The Graduate and Professional Student Assembly convened on Monday to fill two vacancies, with three vacancies remaining.
Though President Martha Pollack was slated to speak at the meeting, according to GPSA president Preston Hanley grad, she had to postpone until next week due to feeling “under the weather.”
At this week’s meeting, representatives chose Norielis Perez grad, a first-year masters of public administration student, as their new social sciences voting member. Perez was elected with 22 votes in favor and two abstentions.
“There was a voting member already serving in that position elected last spring, but they decided they didn’t have time for the obligations, so they resigned,” Hanley said, adding that such resignations are “not very common” in the GPSA.
During the meeting, representatives also elected Kyle Karnuta grad, another first-year MPA student, to the program board with 23 votes in favor and two abstensions.
“As an MPA fellow, I seek to serve the community that I’m in,” Karnuta said in her nomination speech. “I would love to be a part of GPSA so that I can serve the graduate school community.”
The GPSA is still attempting to fill vacancies for two arts and humanities voting members, and a master of industrial and labor relations representative.
Hanley said he hopes an amendment to the GPSA charter will expedite the process of filling GPSA vacancies. If the amendment is implemented, positions will open up to any GPSA member if they remain vacant for four meetings.
“The charter says those schools have their own mechanisms of filling those, but when they’re not filling them, that’s not good for us,” Hanley said. “If there’s people willing to serve in those positions, there’s no reason why they should sit empty.”
Elections occur for all GPSA positions in the last meeting of the spring semester, except the finance commission chair and appropriations commission chair, which are elected at the end of the fall semester.
In addition to filling the vacancies, the GPSA has focused its efforts on increasing engagement, especially in the wake of the COVID-19 pandemic. The assembly sends out biweekly newsletters to the graduate student community, and has set up several social media profiles.
In its next meeting, the GPSA will continue to debate Resolution 10, a reform that seeks to switch the names of the appropriations and finance commissions. If it passes, it also would make the chairperson of the new finance commission the vice president of finance, providing them a seat on the executive committee, the body responsible for the day-to-day operations of the assembly.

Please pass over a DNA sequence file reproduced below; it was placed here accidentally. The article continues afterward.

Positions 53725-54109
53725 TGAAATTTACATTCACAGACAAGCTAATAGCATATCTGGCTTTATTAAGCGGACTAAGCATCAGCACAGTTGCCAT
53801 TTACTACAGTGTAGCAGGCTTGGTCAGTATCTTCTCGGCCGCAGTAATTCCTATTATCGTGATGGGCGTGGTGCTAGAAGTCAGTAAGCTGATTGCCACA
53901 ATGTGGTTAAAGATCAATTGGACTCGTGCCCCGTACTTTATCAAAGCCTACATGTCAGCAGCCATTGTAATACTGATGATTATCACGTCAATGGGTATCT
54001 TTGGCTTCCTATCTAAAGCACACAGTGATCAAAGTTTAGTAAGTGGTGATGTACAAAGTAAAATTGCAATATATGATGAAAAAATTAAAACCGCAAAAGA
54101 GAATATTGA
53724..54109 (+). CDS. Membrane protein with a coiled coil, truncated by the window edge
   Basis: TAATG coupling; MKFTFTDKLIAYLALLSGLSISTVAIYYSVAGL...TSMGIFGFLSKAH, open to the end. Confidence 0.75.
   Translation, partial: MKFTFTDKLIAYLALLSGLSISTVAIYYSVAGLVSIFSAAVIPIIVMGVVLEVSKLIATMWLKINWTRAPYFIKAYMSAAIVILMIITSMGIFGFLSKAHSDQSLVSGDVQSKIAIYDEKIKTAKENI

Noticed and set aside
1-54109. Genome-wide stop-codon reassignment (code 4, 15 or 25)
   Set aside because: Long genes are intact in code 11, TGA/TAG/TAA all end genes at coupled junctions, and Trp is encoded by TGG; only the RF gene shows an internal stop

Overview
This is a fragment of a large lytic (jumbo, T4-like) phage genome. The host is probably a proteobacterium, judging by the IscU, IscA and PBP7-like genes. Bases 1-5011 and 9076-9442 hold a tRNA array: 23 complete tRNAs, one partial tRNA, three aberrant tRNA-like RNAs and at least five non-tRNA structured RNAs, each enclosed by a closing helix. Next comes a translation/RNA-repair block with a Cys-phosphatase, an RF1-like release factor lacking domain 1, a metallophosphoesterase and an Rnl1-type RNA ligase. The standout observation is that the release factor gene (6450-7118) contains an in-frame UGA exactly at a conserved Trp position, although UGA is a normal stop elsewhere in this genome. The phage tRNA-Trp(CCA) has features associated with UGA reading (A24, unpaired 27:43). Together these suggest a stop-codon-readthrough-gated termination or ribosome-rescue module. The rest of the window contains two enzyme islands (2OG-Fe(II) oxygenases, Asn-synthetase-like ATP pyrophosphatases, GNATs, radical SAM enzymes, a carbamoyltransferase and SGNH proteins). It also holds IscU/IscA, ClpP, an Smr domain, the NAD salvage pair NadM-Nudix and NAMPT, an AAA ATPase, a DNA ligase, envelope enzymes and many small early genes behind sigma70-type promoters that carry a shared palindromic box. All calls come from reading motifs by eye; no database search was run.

“Currently, the executive committee meets without knowledge of the GPSA finances, or the state of the GPSA,” said Damien Sharp, GPSA executive vice president. “We’re just asking that we could have a vice president of finance on the executive committee, so that we may have some knowledge about the state of the GPSA during our meetings and general day to day operations.”
While the part of the plan to give the executive committee “a financial arm,” as Sharp put it, was not heavily scrutinized, some GPSA members expressed confusion about the name change.
“I’m wondering if there’s a way that could rethink this amendment that would still serve your needs, in terms of putting someone on the executive committee without making this name change,” said Meredith Welch grad.
Hanley said those primarily affected by the name swap are the treasurers of the outside organizations that interact with the GPSA. He said he doesn’t believe the name change will be hard to relay to them, adding that those roles are “constantly changing hands.”
Hanley also said he plans to bring forward more new initiatives to GPSA in the future. Currently, the GPSA has a diversity and international students committee. He said the GPSA is considering splitting the committee into a diversity, equity and inclusion committee and a separate international students committee.
“We’ve done the low-hanging fruit of filling the vacancies,” Hanley said. “We can really start getting things together and making things happen that we want to around campus.”